A very first note: The ring-closing of sugar molecules could reflect
the last step of the carbon-nitrogen cycle of fusion in the sun:
after synthesis of protons from C via N to O back to C with
emittence of an α-partic1e.
Cf. "A-Z"-figure here.
1. The OH-language?
The carbohydrates (cbh) have their own language - the OH-language.
They are individualized not only in number of HCOH-groups but in
different directions of OH-groups from the individual C-atoms. What
does this imply?
It obviously indicates a differentiation in the
configuration of electrons around the separate C-atoms. (Cf. the
sp3- to sp2-hybridization.)
An illustration of two opposite directed dimension
chains could illustrate such a differentiation between electron
shells of C-atoms, in the figure below with one step of displacement.
Of the opposite chains one could be regarded as corresponding to
the d-degrees of structure, the other the d-degrees of motion, or
alternatively just a- and b-poles, as in our primary model.
Mass of the group HCOH is 30 A. That's the sum of poles in a dimension
chain. The number of such groups seem primarily to be 5. as dimension
degreex in our model. (Including 0/00, the "d-degree of motion",
as substantiated, gives number 6.)
An elementary script of Nature? On the Z-level writing a series
of sexes for the C-atom.
Cf. perhaps that inversion of 15, sum of series
5 - 0, = 0,666...
The C-atoms become here individualized in different relations between
the chains. We could attach the numbers 5-4-3-2-1-(0/00) to
the C-atoms in the chain not just as a convention in biochemistry
but as "5/1, 4/2, 3/3, 2/4, 1/5. (Eventually the intervals
as "+4" — "+2"
"-2" — "-4"
If the script would be so simple, it implies that
the electron shells of C-atoms is dividable in several ways and
may be composed in several ways. s-electrons of both K- and
L-shell should be included — and
engaged in the bonds arround the C-atom.
The varying directions of OH-groups on the surface
of cell membranes function as a language.
2. The incorporation of a 6th C-atom:
What about the hexoses in this imagination?
It should be noted that never more than 5 C-atoms are included
in the ordinary structure-building ring formations of carbohydrates.
It seems that the only way for 6C-atom rings to get formed is through
sharing C-atoms with other rings as in steroids or with open C-chains
as in carotenoides.
The 6th HCOH-group is built in by plants by absorption of the molecule
HCO-). (Minus O2 giives H-COH.).
It starts from ribulose, a pentose, in P-P-bonds.
(The P-groups as connected with 0- and 00-poles in the figure above.)
We may note that the 2 P-groups charged à
39 Z exactly balance the Z-number of this bound ribulose, 78 Z.
The 6th HCOH molecule gets built-in in the middle of the
ribulose chain, more or less at the same time that this chain gets
halved into two C3-pieces (treoses with COO-groups at at ends in
the middle. Through +2 H - H2O the two
C3-pieces unite again to an hexose.
Why in the middle?
Even if we adopt the view on the process as a substantiation of
last d-degree 0/00 in the chain, we have to regard it from the perpendicular
aspect on the chain: the double direction from higher d-degrees
and from lower degrees meeting in step 3-2.
Or with two opposite chains:
Sums vertically here 5: Only 5 electrons involved
in hexoses ! ?
This is underlined by the 2 P-groups. The central
role of these P-groups, (here as well as in the partition of fructose
at start of glycolysis), can be regarded as polarizing force from
outside as anticentres, initiating the polarization steps - and
also the driving force towards development of a new level through
The built-in of the 6th C-atom group implies a displacement of
the middle in the chain half a step, a decrease half a d-degree,
as from 3 to step 3 - 2, (from "border to interval",
the elementary illustration of a quantum jump proposed in files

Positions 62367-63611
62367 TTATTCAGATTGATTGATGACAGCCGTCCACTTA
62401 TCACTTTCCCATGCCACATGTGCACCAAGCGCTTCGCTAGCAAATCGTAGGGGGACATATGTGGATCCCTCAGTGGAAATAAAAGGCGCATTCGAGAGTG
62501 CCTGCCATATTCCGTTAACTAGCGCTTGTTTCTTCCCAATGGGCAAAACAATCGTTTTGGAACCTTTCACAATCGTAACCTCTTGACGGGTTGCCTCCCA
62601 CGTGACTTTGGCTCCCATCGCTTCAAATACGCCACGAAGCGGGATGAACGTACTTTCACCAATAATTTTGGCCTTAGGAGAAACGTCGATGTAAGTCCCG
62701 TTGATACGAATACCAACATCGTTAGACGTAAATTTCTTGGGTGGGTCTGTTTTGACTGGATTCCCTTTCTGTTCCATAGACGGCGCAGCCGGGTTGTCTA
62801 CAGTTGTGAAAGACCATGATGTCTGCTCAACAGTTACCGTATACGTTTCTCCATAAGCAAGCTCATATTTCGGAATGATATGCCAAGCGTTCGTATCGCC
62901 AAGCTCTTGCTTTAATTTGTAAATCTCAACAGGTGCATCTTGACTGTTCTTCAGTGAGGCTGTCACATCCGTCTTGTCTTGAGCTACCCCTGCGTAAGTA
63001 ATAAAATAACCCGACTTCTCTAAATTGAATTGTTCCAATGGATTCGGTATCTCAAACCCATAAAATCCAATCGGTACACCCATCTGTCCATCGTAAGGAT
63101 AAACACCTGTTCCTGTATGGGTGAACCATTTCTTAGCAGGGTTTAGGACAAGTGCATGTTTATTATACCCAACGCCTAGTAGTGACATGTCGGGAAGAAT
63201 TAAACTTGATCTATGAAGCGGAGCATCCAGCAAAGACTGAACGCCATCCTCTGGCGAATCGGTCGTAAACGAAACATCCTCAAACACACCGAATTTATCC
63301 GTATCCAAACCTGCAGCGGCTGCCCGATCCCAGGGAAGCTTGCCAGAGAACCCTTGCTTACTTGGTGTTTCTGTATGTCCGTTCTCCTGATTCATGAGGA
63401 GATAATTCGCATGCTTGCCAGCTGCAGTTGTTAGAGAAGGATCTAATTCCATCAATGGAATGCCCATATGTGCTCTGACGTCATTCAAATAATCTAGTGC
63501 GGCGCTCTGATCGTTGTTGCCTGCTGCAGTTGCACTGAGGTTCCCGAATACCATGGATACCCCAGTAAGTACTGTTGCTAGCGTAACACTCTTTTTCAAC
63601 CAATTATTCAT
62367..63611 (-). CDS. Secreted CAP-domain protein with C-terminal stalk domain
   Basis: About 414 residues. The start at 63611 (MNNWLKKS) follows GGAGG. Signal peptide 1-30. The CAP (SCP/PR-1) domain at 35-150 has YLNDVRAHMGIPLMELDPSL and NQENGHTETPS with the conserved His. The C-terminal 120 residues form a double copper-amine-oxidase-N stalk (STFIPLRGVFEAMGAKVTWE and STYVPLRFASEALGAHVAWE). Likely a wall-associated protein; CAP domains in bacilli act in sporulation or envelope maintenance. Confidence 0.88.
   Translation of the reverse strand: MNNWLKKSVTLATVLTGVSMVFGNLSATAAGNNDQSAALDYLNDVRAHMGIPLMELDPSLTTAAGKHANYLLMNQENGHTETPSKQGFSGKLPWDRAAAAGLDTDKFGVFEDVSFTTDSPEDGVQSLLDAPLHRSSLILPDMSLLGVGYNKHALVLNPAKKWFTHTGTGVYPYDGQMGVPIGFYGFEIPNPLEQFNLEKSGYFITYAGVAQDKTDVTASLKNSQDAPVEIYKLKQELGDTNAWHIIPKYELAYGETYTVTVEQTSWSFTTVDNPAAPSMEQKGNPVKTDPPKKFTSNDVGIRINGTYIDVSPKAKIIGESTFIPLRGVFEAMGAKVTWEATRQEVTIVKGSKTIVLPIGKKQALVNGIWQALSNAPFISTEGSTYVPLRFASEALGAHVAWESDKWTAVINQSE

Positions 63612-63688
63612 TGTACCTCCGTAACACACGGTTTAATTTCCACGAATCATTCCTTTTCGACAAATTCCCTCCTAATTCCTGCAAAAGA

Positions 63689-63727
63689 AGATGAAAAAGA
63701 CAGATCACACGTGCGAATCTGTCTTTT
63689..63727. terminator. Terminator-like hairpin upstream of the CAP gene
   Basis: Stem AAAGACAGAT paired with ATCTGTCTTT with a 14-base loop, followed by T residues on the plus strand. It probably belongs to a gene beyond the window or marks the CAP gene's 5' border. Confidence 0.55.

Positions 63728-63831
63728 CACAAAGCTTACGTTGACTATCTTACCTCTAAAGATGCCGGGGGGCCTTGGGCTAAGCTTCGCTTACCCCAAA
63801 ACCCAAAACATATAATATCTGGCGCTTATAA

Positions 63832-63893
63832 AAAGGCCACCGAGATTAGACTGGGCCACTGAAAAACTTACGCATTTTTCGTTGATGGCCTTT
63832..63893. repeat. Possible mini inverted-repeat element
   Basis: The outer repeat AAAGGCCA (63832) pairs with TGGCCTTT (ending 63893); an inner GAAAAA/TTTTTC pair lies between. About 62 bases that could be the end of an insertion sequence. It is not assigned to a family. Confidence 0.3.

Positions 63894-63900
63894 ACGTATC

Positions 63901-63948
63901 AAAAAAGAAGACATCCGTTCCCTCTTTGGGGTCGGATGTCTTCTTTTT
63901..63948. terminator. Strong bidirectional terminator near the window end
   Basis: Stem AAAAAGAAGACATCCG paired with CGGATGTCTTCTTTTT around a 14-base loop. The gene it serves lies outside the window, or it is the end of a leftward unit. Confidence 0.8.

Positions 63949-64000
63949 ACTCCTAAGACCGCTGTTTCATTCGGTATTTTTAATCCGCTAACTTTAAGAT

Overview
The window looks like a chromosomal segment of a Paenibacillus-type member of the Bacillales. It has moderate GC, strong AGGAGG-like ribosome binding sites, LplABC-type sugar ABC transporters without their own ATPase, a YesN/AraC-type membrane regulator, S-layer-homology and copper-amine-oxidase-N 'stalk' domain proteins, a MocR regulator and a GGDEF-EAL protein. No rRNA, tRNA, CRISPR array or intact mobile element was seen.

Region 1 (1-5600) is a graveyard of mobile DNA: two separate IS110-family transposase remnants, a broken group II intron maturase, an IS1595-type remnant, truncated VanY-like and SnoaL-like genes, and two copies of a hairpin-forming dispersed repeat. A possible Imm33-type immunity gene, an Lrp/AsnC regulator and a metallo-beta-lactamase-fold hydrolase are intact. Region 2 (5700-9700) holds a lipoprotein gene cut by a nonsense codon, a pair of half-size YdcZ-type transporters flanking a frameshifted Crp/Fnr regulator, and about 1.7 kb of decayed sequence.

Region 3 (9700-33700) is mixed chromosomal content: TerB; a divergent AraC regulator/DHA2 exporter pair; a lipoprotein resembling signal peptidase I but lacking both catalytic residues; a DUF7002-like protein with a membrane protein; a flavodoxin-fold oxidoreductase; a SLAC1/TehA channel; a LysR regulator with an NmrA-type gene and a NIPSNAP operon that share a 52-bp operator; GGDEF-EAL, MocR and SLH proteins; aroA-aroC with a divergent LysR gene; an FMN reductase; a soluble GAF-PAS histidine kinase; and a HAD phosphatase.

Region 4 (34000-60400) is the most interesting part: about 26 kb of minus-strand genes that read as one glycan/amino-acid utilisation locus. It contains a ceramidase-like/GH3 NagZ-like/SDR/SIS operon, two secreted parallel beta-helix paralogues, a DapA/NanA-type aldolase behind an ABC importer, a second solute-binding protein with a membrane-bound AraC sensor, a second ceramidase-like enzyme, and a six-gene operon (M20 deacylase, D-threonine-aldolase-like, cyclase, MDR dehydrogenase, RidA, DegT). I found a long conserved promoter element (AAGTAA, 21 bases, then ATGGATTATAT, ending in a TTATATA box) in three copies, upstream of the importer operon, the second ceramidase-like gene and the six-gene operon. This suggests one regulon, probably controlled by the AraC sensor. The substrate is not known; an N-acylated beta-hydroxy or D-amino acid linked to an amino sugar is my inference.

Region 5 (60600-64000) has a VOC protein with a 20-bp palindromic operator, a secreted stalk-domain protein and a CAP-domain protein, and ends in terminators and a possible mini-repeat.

We could compare with transformations between number base systems
from 10 to 6:
nb-10: 12 = C, 18 = H2O
nb-6: 20 30
= HCOH A quotient and a relation in step
3 - 2.
The A-numbers 12 and 18 as intervals:
nb-16 nb 10 nb 8:
32 |→ 50 |→ 62
- O2, 32)
In the Pentosephosphate cycle, where 5 C3 get tranaformed into
3 C5.molecules, one C3 gets a C2 from C4, giving C5, another C3
gets C2 from C7, giving 2 C5.
(There are also in intermediate steps, C6 - C4
and C7 - C3 molecules, reminding of the number 10
3. Elementary numbers of carbohydrates:
Some simple associations with the dimension chain in alternative
- Numbers O = 8 Z, H2 = 2 Z, a relation 4 —
- Why primarily pentoses as a condition for synthesis of carbohydrates?
150 A is 5 times 30, the sum of poles of the dimension
E-numbers = value as sum of outer poles in the different d-degrees.
Numbers of the carbohydrates in the 2x2-chain:
All numbers Z.
the molecule which (minus O2) is built-in as the 6th HCOH-molecule.
Mass numbers with 2 chains 2x:
Hypothetically the 2x-series is assumed as valid in polarizing
direction inwards in a dimension chain.
The division of H2O:
a. Elementary dimension chain: Z/2:
b. 2x-chain, A-numbers:
4. The ring-closing of carbohydrates:
A first question: Why do the ends differ in open, unclosed carbohydrate
chains? One end is the aldehyde group H-C=O and the other end H2-C-OH.
It could be read (-/+), minus H at one end (aldehyde
group) and plus H at the other. It's suggested here that this reflects
the polarization in last step of the dimension chain from d-degree
1 to d-degree 0/00,
0/00 — 1b,
Sum of poles = "E-number" = 2 for 2 H, poles which define
a (new) 0-pole and 00-pole respectively, here identified with minus/plus
With C-atoms regarded as representing different d-degrees,
the closing to rings of pentoses or hexoses may be interpreted as
illustrating the connection between these outer poles 0 and 00 (also
together representing 5').
Conventionally the numbering of C-atoms begin with
C of aldehyde group as number 1. Accepting this order but decreasing
the number series one step, relating it to the dimension model gives
in an hexose:
HCOH — OHCH —
HCOH — HCOH —
2 1 0/00
Then, in terms of the dimension model, the ring-closing
implies a connection from d-degree 4, outer poles of which are 0
and 00, with the C-atom at the end representing d-degree 0/00 where
these poles are met again.
4 — ———
Perhaps the oxygen atom of the aldehyde group could be identified
as expression for the 00-pole "meeting the other way around".
Within P-P-bonds, as for instance when C6 glucose is transformed
to C6 fructose at start of the glycolysis, the oxygen bond changes
to a relation 4 — 1:
C4 —Oxygen —
The same figure can illustrate pentoses with only an OH-group at
The C4-C1-connection implies an angle change, similar to the turn
from a more linear aspect on the dimension chain, formally 180°,
to the loop model, 90°, a vertical aspect on polarizations: